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DOCTOR, one that has taken the highest degree in the faculties of Divinity, Law, Physic, or Music. In its original import it means a person so skilled in his particular art or science as to be qualified to teach it.

There is much difference of opinion as to the time when the title of Doctor was first created. It seems to have been tablished for the professors of the Roman law in the University of Bologna, about the middle of the twelfth century. tony h Wood says, that the title of tor in Divinity was used at Paris, after Peter Lombard had compiled his tences, about the year 1151. (Hist. and Antic'. Univ. of Orford, 4to. Oxf. 1792, 62.) Previously those who had ed in the faculties had been proceeded Masters only. The title of Doctor was not adopted in the English Uni versifies earlier than the time of John or Henry the Third. Wood cites several instances of the expense and magnificence which attended the early granting of the higher degrees in England in the reigns of Henry III. and Edward I. (Wood, tit suer. pp. 65, 66.) In Oxford the time requisite for the Doctor of Divinity's degree, subsequent to that of M.A., is eleven years : for a Doctor's of Civil Law, five years from the time at which the Bachelor of Laws' degree was conferred. Those who take this degree professionally, in order to practise in Doctors' Commons, are in dulged with a shorter period, and per mitted to obtain it at four instead of five years, upon making oath in convocation of their intentions so to practise. For the degree of M.D., three years must in tervene from the time of the candidate's having taken his Bachelor of Medicine's degree. For a Doctor's degree in Divi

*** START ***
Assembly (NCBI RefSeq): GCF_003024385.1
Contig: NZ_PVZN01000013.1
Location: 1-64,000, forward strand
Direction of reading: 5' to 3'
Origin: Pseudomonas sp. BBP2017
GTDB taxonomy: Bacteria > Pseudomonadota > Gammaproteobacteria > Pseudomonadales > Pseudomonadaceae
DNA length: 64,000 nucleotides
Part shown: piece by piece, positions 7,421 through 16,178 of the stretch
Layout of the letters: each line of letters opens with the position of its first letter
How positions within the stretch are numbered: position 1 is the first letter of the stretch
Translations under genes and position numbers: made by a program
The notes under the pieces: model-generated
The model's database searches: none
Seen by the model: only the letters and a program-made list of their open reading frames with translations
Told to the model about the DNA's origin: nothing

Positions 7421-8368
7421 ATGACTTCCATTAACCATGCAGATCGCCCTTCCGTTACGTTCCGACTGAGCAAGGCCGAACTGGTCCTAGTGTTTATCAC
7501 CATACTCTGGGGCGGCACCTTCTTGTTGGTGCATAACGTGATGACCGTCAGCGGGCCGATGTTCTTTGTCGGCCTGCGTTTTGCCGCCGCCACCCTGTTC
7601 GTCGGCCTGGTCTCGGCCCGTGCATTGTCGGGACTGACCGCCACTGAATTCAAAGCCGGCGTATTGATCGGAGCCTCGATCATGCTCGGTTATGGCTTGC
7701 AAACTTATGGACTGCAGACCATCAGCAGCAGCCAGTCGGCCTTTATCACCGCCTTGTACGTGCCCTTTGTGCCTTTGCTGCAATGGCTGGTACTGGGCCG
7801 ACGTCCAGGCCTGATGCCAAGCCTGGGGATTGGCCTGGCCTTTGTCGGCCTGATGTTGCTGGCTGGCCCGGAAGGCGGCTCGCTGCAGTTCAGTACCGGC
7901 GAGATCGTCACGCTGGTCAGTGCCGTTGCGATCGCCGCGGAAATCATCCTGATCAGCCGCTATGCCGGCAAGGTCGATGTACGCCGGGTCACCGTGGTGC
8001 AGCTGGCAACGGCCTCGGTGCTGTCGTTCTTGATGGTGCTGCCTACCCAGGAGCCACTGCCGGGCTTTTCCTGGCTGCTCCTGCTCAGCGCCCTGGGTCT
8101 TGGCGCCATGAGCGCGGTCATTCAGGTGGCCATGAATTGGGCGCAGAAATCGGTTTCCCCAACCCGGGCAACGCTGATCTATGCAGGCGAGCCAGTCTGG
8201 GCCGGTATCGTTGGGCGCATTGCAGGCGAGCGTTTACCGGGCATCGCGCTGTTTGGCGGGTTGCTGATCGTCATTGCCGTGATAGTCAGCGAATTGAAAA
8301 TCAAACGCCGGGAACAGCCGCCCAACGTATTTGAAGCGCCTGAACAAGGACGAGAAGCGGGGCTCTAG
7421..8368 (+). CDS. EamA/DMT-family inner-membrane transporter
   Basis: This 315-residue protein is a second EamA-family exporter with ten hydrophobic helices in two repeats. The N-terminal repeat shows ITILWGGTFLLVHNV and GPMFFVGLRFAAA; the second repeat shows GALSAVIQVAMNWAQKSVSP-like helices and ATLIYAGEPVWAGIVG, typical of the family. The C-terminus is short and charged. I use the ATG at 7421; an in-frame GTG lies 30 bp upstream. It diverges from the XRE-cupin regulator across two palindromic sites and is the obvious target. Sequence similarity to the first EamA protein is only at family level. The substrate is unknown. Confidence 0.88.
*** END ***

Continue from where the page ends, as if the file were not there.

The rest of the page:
nity or Law three distinct lectures are to be read in the schools, upon three differ ent days : but by a dispensation, first ob tained in convocation or congregation, all three are permitted to be read upon the same day ; so that by dispensation a single day is sufficient in point of time for these exercises. For a Doctor's degree in Medi cine, a dissertation upon some subject, to be approved by the Professor of Medicine, must be publicly recited in the schools, and a copy of it afterwards delivered to the Professor.

In Cambridge a Doctor of Divinity must be a Bachelor of Divinity of five, or an M.A. of twelve years' standing. The requisite exercises are one act, two oppo nencies, a Latin sermon And an English sermon. A Doctor of Laws must be a Bachelor of Laws of five years' standing. His exercises are one act and one oppo nency. Doctors of Physic proceed in the same manner as Doctor of Laws. For a Doctor's degree in music, in both Uni versities, the exercise required is the composition and performance of a solemn piece of music, to be approved by the Professor of the Faculty. (0.rj. and Camb. Calendars.) Coloured engravings of the dresses worn by the doctors of the several facul ties of Oxford and Cambridge will be found in A ckermann's History of the Univ. of Oxford, 4to., 1814, vol. ii. p. 259, et seq. ; and in his History of the Univ. of Cambridge, 4to., 1815, vol. ii. p. 312, et seq.